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The Last Samurai Leading the Way toward the Northern Island

Posted: Jul. 1, 2014
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The Elusive Ezo Republic

The former shogunate forces conquered and took full control of Ezo. Their stronghold was Hakodate’s star-shaped Goryokaku fortress, which was Japan’s first such structure to be built in the Western style (*1). Many star-shaped fortresses remain in Europe, including Fort Bourtange in the Netherlands and the Kastellet star fortress in Denmark. The Ezo government was established on December 15, 1868, in the fortress, where the restored Hakodate Magistrate’s Office (an administrative institution of the shogunate) stands today (*2).

Japan’s first “public bid” (election) by officers and those of upper ranks that established the Ezo government elected Takeaki Enomoto as President and Toshizo Hijikata as Vice-Minister of the Army. This was the origin of the Republic of Ezo.

The Shinsengumi who had acted in concert with Hijikata were reorganized with newly recruited warriors into the Hakodate Shinsengumi and were put in charge of local policing.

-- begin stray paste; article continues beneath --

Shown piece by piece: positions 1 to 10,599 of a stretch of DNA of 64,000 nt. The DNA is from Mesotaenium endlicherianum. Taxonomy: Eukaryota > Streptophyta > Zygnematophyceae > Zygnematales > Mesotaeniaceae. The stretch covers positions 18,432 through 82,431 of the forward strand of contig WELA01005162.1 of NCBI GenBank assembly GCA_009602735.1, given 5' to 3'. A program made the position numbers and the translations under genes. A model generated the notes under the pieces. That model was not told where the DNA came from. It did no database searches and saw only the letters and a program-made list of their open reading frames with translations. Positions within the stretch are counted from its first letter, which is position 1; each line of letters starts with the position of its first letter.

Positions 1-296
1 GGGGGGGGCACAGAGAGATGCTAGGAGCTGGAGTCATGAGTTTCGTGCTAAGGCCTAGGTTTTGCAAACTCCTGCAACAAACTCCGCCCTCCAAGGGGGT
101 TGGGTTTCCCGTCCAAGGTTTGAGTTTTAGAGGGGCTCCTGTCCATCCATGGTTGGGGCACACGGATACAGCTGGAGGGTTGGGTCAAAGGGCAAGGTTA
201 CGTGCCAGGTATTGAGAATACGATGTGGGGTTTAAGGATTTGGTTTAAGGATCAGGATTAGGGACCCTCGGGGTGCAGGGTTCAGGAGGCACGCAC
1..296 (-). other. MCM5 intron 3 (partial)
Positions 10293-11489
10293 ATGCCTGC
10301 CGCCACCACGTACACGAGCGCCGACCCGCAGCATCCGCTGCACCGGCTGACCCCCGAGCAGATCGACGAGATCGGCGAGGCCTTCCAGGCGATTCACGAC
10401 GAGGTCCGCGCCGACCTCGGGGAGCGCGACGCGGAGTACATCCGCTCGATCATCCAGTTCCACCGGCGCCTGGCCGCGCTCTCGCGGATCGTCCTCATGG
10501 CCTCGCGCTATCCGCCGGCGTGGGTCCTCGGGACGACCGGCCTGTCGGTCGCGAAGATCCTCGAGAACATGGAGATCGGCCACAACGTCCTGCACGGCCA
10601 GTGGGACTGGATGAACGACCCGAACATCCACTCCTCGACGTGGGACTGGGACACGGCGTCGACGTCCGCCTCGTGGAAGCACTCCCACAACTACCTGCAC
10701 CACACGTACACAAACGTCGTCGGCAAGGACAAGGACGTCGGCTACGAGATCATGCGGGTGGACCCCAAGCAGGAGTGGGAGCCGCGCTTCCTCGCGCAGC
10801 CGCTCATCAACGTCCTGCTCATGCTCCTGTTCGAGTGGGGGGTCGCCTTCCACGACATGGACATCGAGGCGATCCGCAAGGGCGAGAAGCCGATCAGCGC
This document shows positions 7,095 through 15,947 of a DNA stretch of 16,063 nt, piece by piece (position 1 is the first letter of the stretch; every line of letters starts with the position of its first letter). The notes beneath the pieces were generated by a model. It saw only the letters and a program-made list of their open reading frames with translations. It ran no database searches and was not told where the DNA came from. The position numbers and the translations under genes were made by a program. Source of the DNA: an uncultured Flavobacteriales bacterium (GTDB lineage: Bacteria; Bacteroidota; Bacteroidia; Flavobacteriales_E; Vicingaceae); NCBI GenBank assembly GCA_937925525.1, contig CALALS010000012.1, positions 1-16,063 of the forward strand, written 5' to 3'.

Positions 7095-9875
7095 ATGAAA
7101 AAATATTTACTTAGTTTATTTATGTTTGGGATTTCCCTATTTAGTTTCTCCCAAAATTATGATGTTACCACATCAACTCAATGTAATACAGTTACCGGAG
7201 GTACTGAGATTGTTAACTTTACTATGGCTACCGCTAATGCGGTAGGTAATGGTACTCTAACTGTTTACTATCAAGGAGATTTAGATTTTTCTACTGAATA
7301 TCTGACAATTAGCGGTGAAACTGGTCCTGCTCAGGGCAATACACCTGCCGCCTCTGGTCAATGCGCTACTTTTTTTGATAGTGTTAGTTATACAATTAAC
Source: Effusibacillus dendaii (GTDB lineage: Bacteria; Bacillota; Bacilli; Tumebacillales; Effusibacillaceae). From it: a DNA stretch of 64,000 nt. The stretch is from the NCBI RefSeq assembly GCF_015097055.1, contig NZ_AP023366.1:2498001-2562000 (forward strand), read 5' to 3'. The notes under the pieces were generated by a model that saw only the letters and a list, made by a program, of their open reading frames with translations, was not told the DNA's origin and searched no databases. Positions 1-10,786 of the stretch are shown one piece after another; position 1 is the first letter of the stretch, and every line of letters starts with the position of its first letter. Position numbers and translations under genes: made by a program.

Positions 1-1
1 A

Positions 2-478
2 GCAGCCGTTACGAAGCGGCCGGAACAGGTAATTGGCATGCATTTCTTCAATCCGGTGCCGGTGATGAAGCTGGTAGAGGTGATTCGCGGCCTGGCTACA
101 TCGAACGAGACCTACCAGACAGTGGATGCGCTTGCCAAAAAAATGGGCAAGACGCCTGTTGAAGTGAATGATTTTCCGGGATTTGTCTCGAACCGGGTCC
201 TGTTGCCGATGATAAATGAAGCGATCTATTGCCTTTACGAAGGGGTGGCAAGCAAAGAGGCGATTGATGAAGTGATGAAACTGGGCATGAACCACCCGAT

People from outside Japan also acted in concert with the Ezo government – 10 military advisors, including their leader Captain Jules Brunet, were dispatched from France to the shogunate. Five of them sacrificed themselves for chivalry by abandoning the French army to join the Ezo government.

Today’s Goryokaku fortress with Mt. Hakodate in the distance

Today’s Goryokaku fortress with Mt. Hakodate in the distance

Brunet and others

Jules Brunet, front, second from left

*1 Goryokaku (English / Japanese)
*2 Hakodate Magistrate’s Office (English / Japanese)

Hakodate Magistrate’s Office

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